It could be a male, or it could be a female. That’s right, $8000, to the first ‘person’.
This is all made possible thanks to the unique ‘battle of the sexes’. The unique concept was born in 2016 and sees the elite women’s field get a head start over the men, by the distance between the course records, which leading into the 2023 edition is 3minutes 53seconds.
The 14th edition of Tasmania’s most iconic running event will see more than 3000 participants take on Tasmania’s busiest piece of infrastructure, the Tasman Bridge, on Sunday March 5.
As a bucket list fun run, the event attracts thousands toHobart each year, with a run or walk event to suit all ages and running capabilities.
As the richest 10km road race, it also attracts some of Australia’s most elite athletes, with past winners including Jack Rayner, Genevieve Gregson, Brett Robinson and Lisa Weightman.
In 2023, Run The Bridge has almost tripled the prize pool.Regardless of gender, the following prizemoney is in place for the Spectran Group 10km Run:
- 1st: $8000
- 2nd: $4000
- 3rd: $2000
- 4th: $1000
- 5th: $800
- 6th: $400
- 7th: $200
- 8th: $100
- 9th: $100
- 10th: $100
“To the best of our knowledge, this is a world first.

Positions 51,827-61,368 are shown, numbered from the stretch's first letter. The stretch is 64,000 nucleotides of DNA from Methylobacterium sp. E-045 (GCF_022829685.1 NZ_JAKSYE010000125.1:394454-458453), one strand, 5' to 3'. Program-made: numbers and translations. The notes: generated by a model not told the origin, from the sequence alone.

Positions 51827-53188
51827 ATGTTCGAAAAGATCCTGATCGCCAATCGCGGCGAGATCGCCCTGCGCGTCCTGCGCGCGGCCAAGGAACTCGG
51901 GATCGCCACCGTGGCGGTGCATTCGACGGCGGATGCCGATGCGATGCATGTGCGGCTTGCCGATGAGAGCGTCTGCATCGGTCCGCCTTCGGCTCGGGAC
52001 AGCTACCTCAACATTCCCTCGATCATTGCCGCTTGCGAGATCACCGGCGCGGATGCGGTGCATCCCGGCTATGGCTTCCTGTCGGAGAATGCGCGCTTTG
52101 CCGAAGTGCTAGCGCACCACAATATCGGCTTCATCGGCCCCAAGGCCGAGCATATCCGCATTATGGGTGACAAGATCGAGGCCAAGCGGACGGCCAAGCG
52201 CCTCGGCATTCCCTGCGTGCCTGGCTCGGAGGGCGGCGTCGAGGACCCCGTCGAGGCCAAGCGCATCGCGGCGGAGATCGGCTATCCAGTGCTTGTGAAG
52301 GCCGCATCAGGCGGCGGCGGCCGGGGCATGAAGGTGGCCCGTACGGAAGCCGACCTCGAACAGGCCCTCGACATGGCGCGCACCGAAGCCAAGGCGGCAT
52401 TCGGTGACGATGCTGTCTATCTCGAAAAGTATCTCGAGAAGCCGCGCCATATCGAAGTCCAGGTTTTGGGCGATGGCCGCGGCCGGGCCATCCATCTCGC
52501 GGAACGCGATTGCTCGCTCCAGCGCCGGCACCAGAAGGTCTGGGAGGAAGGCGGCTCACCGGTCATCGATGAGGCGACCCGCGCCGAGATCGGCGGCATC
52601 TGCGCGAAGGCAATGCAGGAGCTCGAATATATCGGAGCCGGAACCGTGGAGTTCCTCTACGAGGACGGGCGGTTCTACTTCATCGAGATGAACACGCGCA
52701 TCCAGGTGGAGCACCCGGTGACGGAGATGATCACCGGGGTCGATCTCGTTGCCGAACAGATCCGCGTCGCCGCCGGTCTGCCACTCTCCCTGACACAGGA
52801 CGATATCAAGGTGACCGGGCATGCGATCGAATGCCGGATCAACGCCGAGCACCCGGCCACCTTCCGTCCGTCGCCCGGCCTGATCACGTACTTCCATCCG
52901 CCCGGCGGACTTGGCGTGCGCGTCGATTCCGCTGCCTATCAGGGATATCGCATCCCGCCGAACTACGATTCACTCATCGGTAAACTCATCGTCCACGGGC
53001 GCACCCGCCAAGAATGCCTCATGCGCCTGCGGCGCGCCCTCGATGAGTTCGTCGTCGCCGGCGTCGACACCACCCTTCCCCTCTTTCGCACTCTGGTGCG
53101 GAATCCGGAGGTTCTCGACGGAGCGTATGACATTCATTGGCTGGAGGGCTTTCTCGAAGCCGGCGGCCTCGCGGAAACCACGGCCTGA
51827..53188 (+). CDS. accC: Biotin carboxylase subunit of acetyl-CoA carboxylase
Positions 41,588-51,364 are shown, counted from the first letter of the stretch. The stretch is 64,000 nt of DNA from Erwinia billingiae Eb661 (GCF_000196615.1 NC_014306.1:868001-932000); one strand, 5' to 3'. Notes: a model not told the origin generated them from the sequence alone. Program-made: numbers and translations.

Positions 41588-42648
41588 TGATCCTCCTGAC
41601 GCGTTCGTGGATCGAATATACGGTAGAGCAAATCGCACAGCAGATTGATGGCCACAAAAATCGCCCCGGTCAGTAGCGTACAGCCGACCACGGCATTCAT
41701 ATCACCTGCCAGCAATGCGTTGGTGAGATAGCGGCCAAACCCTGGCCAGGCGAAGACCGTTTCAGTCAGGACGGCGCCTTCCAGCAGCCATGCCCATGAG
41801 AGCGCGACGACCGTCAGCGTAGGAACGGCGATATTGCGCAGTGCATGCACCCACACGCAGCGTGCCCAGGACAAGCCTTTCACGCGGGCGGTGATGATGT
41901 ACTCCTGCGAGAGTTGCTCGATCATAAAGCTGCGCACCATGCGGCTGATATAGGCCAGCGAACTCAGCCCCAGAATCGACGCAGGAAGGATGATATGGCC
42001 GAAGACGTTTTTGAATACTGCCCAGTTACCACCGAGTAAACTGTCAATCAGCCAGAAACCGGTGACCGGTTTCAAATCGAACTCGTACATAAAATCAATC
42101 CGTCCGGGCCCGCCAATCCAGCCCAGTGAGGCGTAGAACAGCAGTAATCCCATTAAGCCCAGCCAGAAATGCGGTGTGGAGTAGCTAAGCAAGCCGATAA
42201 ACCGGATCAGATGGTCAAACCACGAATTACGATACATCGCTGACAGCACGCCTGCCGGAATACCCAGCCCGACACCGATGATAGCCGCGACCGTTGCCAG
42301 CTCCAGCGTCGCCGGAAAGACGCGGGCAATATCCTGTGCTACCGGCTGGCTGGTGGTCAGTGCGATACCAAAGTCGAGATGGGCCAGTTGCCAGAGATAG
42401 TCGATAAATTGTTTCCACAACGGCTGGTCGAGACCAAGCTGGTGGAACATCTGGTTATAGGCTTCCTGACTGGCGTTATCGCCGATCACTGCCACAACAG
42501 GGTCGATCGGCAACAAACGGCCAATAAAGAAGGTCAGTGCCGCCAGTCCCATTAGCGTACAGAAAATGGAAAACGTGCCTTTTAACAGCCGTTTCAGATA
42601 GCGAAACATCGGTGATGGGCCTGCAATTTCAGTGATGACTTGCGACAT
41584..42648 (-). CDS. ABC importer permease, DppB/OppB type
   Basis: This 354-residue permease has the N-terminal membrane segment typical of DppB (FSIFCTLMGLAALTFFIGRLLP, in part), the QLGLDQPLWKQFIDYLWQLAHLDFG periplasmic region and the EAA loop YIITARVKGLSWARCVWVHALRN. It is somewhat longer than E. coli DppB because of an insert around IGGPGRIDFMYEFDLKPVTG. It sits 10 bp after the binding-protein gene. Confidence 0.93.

“In what sport can a female potentially earn twice as much as a male, for doing the same event? I’m happy to be corrected, but I don’t think such a scenario has ever happened before. Of course a male might win, but the women have won the battle of the sexes twice before,” Race Director Richard Welsh said.
“It’s one of my highlights of the year, the first 2-3minutes of finishers, as elite men and women have their own sprint finishes up Castray Esplanade. It doesn’t happen anywhere else,” Welsh added.
With Australia hosting the World Athletics Cross CountryChampionships in Bathurst on February 18, many of the worlds best athletes are already in Australia and are a chance of lining up on the streets of Hobart onMarch 5.
Entries are still open. Find out more information on the website.